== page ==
What is mobile voting?

Mobile voting would give people the ability to vote securely in person at a transportable polling station. Election officials would make pre-arranged visits to institutions, such as care homes, or other locations so voters wouldn’t need to travel to their local polling station.

Potential benefitsPotential challenges
Making voting more accessible for voters with healthcare or other mobility challengesMaintaining the secrecy of the ballot
Making voting more accessible for some voters who may struggle with aspects of postal voting - for example, the signature and date of birth requirementsEnsuring high levels of trust and transparency in the operation of the system
Making it easier for staff at institutions to provide advice or assistance to residents who wish to vote in polling stations or by postEnsuring that electoral registers are updated in time for polling day 
People who are unwell wouldn’t need to travel to their allocated polling stationImpact on the timing of election campaigning and coordination of public awareness activity
Enhancing voters’ dignity and self-esteem by being able to vote in person, independently and in secretAdditional resources to manage the mobile voting process, including working proactively with local institutions and having enough people to operate the mobile voting service
Targeting specific groups would mean a more efficient use of resources  

International experience

Data on 204 countries collected by International IDEA suggests that 31% of countries provide mobile ballot boxes to some electors. No country offers this service to all voters.

International IDEA also found that, as at October 2020, 29 countries in Europe provided opportunities for mobile voting. The three most common forms of mobile voting were:

  • Election officials associated with a voter’s polling station making prearranged visits to people’s homes and to hospitals in the area to allow residents to vote.
  • Provisions on polling day allowing election staff to bring voting materials to voters outside of the voting centre but unable to enter the residence (kerbside voting).
  • Staff making visits to remote locations where the population is too scattered for normal polling stations to be effective.

Basic model

We looked at how mobile voting could work at a basic level for elections in the UK. We have set out the main features of a model that we think would be needed if a government within the UK decided to implement mobile voting.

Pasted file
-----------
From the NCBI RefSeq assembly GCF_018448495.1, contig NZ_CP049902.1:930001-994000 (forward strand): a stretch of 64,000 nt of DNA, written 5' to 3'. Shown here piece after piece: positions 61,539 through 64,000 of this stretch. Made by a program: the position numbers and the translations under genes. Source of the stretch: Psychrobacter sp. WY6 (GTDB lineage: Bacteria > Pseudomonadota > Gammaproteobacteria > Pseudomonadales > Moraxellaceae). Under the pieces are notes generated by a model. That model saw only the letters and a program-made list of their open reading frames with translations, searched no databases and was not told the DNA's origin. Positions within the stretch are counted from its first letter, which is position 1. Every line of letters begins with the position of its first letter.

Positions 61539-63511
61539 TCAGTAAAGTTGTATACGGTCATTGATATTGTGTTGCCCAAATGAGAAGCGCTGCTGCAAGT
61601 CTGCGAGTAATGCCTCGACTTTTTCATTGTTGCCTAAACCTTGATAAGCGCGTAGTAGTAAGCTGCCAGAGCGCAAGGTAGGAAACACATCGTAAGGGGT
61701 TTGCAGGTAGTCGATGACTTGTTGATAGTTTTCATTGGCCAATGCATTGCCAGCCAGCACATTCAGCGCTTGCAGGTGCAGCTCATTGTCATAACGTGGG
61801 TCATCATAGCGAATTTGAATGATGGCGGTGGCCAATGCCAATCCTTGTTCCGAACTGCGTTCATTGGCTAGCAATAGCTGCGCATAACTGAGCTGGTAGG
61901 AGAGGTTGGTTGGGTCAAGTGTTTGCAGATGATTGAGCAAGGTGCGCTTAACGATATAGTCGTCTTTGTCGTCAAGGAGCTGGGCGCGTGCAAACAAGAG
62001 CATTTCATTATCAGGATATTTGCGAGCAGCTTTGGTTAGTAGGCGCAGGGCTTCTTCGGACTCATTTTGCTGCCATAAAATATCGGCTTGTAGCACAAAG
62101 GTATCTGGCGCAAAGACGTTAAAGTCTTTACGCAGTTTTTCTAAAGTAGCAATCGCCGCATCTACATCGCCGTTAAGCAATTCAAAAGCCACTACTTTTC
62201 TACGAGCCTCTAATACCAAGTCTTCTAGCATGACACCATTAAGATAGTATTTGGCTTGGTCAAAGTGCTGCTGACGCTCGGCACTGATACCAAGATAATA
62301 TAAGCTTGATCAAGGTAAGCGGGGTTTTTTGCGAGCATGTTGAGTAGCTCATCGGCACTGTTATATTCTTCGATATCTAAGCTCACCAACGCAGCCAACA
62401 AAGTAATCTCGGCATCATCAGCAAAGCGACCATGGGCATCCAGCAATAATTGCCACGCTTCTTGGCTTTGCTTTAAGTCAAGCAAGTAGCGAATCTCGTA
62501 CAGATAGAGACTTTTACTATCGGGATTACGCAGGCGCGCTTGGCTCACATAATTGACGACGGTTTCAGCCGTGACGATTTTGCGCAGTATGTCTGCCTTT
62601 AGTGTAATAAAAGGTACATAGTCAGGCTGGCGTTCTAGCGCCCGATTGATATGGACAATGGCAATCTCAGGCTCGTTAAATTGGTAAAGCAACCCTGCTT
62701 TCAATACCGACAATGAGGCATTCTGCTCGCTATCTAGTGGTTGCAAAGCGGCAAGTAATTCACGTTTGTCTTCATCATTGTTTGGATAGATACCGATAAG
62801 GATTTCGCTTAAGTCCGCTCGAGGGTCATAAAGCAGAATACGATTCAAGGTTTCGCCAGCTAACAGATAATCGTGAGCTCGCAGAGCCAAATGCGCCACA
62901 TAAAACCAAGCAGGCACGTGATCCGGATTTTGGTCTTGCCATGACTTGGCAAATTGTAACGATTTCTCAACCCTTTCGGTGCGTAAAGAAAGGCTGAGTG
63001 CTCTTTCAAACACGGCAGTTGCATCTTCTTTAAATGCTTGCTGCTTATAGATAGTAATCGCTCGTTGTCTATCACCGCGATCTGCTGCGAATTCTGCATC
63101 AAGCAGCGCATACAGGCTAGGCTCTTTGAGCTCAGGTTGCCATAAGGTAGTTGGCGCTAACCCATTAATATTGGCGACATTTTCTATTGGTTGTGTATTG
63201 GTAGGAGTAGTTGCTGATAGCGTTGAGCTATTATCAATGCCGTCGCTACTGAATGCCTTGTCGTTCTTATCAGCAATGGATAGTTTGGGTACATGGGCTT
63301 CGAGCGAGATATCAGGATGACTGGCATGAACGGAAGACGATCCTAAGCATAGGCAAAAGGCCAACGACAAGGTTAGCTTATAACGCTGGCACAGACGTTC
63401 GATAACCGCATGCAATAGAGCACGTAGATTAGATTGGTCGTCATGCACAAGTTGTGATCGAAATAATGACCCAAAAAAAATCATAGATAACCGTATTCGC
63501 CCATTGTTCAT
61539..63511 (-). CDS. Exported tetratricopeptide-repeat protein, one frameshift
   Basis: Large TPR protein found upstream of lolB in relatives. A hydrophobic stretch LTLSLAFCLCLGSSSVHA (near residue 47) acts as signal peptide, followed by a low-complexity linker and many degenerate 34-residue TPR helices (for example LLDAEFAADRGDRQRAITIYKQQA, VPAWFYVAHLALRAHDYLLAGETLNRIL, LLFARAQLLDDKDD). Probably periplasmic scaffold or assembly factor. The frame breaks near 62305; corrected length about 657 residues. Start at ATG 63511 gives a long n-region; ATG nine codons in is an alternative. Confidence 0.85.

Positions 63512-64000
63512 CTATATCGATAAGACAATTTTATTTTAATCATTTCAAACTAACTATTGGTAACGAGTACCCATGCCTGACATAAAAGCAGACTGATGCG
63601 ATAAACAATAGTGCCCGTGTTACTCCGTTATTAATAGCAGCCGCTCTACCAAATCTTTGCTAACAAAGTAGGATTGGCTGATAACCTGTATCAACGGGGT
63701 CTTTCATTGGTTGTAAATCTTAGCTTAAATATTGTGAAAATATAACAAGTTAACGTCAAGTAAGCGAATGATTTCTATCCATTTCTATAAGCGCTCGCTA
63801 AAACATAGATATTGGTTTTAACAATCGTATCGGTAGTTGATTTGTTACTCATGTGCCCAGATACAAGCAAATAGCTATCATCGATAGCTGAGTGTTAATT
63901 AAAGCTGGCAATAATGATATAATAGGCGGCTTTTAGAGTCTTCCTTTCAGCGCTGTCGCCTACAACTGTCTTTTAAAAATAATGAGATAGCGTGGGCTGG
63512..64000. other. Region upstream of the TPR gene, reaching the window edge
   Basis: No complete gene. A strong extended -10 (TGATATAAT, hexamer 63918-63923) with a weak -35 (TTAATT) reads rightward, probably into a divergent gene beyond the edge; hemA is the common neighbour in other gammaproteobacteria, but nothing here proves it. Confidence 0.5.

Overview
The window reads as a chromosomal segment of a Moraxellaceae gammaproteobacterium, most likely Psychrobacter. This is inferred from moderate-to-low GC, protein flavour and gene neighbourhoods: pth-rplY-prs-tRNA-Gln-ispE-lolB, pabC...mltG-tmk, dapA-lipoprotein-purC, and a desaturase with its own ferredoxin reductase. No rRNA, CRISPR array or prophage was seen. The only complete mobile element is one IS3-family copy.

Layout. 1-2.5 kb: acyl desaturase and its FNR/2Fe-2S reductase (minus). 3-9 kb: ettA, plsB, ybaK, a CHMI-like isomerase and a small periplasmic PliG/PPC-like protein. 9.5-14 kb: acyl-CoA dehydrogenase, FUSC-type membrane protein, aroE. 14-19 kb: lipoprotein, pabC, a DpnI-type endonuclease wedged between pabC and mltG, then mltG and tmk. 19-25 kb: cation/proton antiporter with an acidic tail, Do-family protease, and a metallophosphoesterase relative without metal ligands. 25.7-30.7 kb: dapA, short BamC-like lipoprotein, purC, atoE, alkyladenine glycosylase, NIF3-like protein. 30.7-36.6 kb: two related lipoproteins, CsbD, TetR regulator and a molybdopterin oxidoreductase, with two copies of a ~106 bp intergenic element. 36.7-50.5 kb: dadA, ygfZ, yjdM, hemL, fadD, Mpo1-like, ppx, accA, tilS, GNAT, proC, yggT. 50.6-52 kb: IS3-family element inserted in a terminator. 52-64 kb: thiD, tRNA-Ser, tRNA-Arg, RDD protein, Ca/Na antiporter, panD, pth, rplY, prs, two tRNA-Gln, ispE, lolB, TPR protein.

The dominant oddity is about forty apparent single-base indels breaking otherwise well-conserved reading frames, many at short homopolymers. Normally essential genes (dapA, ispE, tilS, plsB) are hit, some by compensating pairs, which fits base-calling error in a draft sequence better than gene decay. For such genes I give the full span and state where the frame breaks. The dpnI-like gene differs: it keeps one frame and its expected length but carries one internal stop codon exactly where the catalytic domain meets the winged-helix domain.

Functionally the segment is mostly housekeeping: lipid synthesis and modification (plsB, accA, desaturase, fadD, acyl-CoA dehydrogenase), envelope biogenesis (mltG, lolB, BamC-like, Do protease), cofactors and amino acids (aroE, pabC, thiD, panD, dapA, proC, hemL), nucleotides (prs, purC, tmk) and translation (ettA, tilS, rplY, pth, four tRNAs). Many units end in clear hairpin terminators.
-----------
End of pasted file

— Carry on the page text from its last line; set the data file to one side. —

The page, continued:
Further options

We also looked at some other options that could be added to the basic model.


  • The option for mobile voting could be extended to other people – for example, housebound people, hospital inpatients, eligible prisoners, users of mental health facilities, homeless people, and people living in remote areas or in particular groups, such as Gypsy and Traveller communities.
  • The model includes the challenge of ensuring that voters are registered to vote in the relevant electoral area. Extending the eligibility criteria to other groups would extend this challenge. 
  • Widening the eligibility criteria would likely stretch limited resources, while placing pressure on Returning Officers to provide this service to a wide range of groups, and possibly individuals living at home, which may not be feasible.


  • Mobile voting could be extended beyond institutions such as care homes. Different locations could be chosen following consultation by the Returning Officer with relevant institutions and community groups. There may be issues in securing mobile voting staff access to certain institutions.
  • Certain restrictions could be placed around the choice of locations – for example, mobile voting stations could be established in premises in which there was a minimum number of voters registered.

Days and hours of operation

  • The number of days and hours of operation might vary. This could depend on the level of demand, how many places have requested a mobile voting facility and the geography of the electoral area.
  • Any extension of the mobile voting period would need to work within the constraints of the electoral timetable. In theory, mobile voting could begin as soon as practicable following close of nominations and the production of ballot papers.

Find more information about what would be needed to deliver mobile voting